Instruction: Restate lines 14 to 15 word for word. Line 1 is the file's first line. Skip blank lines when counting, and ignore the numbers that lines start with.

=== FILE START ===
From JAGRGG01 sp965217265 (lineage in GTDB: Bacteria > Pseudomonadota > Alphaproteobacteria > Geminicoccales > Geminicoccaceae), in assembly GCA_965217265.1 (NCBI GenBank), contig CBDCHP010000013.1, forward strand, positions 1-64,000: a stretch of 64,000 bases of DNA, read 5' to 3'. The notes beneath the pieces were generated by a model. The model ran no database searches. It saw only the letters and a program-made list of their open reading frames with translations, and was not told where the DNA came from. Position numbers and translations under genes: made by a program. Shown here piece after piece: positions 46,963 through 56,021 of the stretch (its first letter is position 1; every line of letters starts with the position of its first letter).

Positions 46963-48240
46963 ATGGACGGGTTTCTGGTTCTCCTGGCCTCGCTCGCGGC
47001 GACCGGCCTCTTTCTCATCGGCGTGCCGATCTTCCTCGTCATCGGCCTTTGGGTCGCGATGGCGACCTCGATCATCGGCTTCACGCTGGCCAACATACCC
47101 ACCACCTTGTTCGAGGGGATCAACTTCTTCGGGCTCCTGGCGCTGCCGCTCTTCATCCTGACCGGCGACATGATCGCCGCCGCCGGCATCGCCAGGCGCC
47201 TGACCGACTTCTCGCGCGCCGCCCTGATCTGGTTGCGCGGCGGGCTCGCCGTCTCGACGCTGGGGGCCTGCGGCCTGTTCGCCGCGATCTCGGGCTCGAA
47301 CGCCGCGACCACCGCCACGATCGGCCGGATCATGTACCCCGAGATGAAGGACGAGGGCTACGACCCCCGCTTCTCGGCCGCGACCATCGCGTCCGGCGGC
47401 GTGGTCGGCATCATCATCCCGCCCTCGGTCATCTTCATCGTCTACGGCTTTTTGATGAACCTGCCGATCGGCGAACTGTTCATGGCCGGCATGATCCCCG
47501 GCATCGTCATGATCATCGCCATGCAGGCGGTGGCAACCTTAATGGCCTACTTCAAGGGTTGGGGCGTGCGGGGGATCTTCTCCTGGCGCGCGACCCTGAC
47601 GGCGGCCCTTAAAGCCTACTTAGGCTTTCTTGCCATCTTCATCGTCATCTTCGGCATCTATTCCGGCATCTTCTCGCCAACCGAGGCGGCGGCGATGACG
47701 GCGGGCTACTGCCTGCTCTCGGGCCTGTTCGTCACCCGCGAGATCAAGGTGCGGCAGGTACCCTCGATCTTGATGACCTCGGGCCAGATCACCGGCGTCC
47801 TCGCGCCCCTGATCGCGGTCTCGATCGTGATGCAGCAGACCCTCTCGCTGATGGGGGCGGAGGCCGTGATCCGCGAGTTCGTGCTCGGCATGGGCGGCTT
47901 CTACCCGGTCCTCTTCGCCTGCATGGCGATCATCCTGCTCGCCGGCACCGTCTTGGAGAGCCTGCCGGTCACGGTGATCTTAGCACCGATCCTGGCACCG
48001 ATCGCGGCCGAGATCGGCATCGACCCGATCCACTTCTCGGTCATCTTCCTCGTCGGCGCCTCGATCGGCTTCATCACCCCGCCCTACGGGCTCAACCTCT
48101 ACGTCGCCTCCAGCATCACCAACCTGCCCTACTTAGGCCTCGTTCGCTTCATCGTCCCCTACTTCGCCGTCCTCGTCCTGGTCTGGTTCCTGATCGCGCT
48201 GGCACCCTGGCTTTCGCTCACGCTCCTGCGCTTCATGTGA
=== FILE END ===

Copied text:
48001 ATCGCGGCCGAGATCGGCATCGACCCGATCCACTTCTCGGTCATCTTCCTCGTCGGCGCCTCGATCGGCTTCATCACCCCGCCCTACGGGCTCAACCTCT
48101 ACGTCGCCTCCAGCATCACCAACCTGCCCTACTTAGGCCTCGTTCGCTTCATCGTCCCCTACTTCGCCGTCCTCGTCCTGGTCTGGTTCCTGATCGCGCT